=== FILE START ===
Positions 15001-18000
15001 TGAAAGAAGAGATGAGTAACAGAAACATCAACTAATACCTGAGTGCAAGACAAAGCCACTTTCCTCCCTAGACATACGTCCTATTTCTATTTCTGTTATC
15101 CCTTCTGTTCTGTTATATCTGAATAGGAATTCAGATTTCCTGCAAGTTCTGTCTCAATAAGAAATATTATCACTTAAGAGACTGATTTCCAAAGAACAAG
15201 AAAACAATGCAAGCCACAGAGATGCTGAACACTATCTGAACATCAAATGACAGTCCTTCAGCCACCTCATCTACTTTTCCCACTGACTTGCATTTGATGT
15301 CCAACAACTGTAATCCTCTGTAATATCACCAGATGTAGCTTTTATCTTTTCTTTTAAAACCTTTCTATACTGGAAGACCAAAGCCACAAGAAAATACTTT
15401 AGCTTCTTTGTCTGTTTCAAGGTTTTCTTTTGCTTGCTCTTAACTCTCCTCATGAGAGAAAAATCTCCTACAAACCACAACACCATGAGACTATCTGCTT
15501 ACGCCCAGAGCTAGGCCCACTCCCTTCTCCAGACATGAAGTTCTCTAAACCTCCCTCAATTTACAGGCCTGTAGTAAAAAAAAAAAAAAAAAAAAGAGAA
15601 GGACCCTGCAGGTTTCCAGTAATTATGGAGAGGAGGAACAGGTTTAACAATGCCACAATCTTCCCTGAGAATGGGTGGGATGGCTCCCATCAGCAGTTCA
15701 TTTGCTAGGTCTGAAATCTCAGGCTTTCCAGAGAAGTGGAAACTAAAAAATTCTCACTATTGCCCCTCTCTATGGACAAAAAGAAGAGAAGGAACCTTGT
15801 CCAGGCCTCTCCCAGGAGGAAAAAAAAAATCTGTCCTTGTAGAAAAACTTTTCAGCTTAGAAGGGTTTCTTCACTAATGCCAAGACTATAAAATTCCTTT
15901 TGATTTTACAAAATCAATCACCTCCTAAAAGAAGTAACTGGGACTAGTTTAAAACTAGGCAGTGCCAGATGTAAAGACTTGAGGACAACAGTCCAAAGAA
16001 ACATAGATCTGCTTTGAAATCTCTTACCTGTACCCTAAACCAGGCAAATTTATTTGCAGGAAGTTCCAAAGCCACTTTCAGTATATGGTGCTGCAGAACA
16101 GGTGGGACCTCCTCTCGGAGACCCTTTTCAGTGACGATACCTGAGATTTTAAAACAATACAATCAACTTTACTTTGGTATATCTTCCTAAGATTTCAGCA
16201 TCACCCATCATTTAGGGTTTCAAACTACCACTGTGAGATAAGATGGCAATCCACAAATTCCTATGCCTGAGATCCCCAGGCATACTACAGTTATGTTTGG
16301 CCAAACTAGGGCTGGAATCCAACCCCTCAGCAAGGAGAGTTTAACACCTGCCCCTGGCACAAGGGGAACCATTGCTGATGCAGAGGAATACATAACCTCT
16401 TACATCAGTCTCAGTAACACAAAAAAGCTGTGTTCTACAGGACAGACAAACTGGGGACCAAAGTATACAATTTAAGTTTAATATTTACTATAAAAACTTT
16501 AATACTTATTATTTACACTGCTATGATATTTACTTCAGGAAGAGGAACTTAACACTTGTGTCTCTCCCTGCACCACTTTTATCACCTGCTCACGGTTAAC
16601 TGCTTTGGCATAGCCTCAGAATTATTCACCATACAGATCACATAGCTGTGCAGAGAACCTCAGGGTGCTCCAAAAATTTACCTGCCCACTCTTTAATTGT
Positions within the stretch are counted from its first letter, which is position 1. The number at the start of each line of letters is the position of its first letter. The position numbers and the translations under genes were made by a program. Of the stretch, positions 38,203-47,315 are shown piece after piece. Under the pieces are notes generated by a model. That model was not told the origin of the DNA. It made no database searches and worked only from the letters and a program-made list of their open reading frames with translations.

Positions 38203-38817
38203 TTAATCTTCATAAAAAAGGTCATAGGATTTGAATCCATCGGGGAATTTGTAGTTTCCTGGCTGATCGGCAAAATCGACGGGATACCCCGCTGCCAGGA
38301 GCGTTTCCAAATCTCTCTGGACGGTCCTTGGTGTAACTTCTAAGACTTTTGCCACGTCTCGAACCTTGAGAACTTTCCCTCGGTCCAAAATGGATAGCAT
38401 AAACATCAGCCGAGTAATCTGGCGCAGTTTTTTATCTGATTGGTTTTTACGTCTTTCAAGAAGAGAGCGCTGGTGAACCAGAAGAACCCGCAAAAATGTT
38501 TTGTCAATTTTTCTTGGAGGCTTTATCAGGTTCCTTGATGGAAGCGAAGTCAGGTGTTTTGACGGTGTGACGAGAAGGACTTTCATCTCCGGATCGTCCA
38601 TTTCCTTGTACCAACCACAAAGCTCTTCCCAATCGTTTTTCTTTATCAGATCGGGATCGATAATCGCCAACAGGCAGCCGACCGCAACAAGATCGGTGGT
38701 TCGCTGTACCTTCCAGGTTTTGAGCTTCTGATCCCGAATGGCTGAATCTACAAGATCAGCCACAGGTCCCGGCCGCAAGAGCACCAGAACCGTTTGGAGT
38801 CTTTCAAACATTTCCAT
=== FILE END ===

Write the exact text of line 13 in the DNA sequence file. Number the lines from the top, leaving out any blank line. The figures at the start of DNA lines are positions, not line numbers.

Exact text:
16101 GGTGGGACCTCCTCTCGGAGACCCTTTTCAGTGACGATACCTGAGATTTTAAAACAATACAATCAACTTTACTTTGGTATATCTTCCTAAGATTTCAGCA